Choosing the Right Daffodils
It can often seem quite daunting to choose just the right plant, given the enormous range from which to choose. Start with the desired position within your garden. Here are some considerations to take into account.
- herbaceous border or shrubbery – to provide a focal point choose from the larger flowering daffodils, typically trumpets (div1), large cupped (div2), small cupped (div3), doubles (div4) and tazetta daffodils (div8).
- mass formal planting – here you can choose from the full spectrum, avoiding the very short varieties, depending on the surrounding planting.
- bulbs for naturalising – particularly suitable are the cyclemineus, triandrus and poeticus daffodils especially if you are planting in grass.
- bulbs for a patio display – unless you have very large containers choose from our dwarf narcissi section. Particularly recommended are the smaller free flowering cyclamineus narcissi.
Daily Telegraph (London)
The late Fred Whitsey posed the conundrum that when buying daffodils, you can pay more than double for what seems to be the same thing. The Daily Telegraph grew samples, in batches of 10, from different sources at different prices. A member of the Royal Horticultural Society’s Narcissus committee assessed the results. Most batches gave at least 10 flowers, but the yield rose to 26 in one case. Some flowers were dismissed as poor while others got a top rating. The plants were also studied for their capacity for increase. This was where the variation showed most.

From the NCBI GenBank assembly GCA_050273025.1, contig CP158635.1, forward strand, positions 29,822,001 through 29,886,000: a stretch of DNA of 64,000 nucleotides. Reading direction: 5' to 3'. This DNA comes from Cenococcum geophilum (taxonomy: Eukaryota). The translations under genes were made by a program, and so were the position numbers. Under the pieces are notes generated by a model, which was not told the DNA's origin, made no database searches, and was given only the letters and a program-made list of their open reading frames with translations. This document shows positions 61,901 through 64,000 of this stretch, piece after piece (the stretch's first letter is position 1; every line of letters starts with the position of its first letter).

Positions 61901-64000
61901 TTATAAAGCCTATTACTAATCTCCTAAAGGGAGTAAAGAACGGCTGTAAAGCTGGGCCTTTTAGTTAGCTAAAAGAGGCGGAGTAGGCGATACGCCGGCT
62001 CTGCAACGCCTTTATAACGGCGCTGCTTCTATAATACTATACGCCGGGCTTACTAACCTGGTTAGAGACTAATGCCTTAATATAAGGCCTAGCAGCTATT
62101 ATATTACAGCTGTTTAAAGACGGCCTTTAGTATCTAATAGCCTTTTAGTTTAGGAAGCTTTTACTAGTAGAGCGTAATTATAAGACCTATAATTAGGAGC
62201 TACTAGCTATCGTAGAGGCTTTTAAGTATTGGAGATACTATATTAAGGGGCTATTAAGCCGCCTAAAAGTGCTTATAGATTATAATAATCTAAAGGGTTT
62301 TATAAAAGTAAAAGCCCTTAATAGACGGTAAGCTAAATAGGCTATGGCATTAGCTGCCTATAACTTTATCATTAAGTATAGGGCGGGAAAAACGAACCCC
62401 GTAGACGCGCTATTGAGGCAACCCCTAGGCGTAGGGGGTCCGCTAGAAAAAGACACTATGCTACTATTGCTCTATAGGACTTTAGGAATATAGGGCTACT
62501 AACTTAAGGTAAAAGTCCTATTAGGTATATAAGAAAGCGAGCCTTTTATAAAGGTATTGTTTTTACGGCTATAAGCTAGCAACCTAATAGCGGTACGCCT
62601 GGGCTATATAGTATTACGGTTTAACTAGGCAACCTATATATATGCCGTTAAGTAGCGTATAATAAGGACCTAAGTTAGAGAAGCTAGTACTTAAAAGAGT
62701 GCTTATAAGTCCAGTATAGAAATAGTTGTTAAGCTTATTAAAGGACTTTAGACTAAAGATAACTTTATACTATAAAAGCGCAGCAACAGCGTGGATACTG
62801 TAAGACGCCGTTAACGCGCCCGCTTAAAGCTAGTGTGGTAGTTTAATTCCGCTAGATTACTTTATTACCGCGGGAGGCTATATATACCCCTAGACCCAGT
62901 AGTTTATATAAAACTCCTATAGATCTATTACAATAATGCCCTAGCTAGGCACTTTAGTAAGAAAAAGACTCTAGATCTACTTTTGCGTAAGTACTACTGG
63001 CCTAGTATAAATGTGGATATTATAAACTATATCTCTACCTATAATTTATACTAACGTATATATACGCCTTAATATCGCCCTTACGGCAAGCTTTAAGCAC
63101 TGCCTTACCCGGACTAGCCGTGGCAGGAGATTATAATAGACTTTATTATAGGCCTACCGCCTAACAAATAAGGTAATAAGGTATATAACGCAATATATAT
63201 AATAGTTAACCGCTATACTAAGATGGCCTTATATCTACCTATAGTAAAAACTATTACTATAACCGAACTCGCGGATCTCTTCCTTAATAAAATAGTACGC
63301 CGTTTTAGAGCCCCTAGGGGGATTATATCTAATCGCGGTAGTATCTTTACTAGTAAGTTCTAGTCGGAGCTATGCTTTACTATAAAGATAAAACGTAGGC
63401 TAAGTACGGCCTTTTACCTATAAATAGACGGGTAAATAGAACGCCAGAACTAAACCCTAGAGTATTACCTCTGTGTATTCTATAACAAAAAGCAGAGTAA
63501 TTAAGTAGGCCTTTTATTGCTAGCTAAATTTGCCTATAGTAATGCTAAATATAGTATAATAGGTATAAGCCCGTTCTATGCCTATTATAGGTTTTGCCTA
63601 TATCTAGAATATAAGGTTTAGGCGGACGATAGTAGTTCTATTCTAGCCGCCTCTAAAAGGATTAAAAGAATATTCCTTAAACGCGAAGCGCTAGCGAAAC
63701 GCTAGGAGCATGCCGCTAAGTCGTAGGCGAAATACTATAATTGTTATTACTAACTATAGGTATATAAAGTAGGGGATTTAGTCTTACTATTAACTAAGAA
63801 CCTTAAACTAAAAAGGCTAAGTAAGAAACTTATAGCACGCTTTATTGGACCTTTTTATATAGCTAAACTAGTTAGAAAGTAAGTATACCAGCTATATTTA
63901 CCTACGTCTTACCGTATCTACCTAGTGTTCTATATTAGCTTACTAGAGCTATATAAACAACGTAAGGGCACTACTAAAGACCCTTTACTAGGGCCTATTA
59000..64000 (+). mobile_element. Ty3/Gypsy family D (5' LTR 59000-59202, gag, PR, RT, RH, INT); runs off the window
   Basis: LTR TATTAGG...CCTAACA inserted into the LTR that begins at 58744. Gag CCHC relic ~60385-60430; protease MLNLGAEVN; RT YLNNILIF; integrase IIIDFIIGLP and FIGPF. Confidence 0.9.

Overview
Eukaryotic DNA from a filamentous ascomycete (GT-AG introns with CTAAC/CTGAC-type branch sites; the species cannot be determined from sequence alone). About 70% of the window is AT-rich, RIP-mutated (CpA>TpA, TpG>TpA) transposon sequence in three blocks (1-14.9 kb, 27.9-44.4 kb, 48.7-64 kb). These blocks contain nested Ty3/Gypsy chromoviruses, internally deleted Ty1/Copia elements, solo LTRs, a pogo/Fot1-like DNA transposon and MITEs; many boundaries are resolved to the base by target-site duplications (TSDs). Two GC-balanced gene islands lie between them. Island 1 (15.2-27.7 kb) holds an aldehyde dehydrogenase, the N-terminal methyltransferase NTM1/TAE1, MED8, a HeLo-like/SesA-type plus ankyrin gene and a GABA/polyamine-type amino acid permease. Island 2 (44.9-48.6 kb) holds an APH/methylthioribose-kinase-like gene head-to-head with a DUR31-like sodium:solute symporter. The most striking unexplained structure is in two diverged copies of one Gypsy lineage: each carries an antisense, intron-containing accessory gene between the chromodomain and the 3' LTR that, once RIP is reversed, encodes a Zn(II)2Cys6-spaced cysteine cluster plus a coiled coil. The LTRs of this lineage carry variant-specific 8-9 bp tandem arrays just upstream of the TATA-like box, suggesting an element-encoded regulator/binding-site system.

Some samples could be relied upon the give a 100% more in the following season, others much less. In several of the samples only 1 of the 10 original bulbs would yield another that would flower. “The conundrum was solved. It became a matter of investment. Increase was what counted most. When you plant daffodil bulbs in the autumn, you are not only creating next spring’s flowers but providing for the future. Daffodils should be expected to “multiply”, as gardeners say.”
“The bulbs supplied by Bloms cost the most, gave the most flowers (26), were of top quality and had the potential of doubling themselves next year. The trials indicated that you get what you pay for.”
All daffodils are suitable for sunny or semi-shaded positions, although pink cupped varieties are best planted in a sunny aspect to develop their colour. Always plant in well cultivated soil. Plant the bulbs as soon as possible upon arrival; if this is not possible, store in a cool place to allow some ventilation.
Daffodils make an excellent investment as they are ideal for naturalising in the garden. They are best planted where they can be left undisturbed and when allowed to establish will afford much pleasure for many years. Plant 15-20cm (6-8inches) apart.
The secret of success is to plant the bulbs at a sufficient depth to prevent them from ever drying out. Between 12-15cm (5-6inches) of soil on top of the bulb should suffice. The biggest cause of daffodils going blind is shallow planting, which will also cause smaller flowers in future years.
Daffodils look superb in pots and containers on the patio. They should be planted in deep tubs or bowls as soon as possible upon receipt and positioned outside in the garden in a cool spot. Never allow the soil to dry out and ensure regular watering during prolonged dry periods, even in the middle of Winter. Unless you have very large containers choose from our dwarf narcissi section. Particularly recommended are the smaller free flowering cyclamineus narcissi.
After flowering in the Spring, remove the faded flowers and let the foliage die down (this usually takes at least six weeks). Daffodils benefit from regular feeding with a liquid fertiliser after flowering, we recommend intervals of 7-10 days. If your daffodils are grown in the lawn, mow round them and do not cut down until at least 6 weeks after flowering.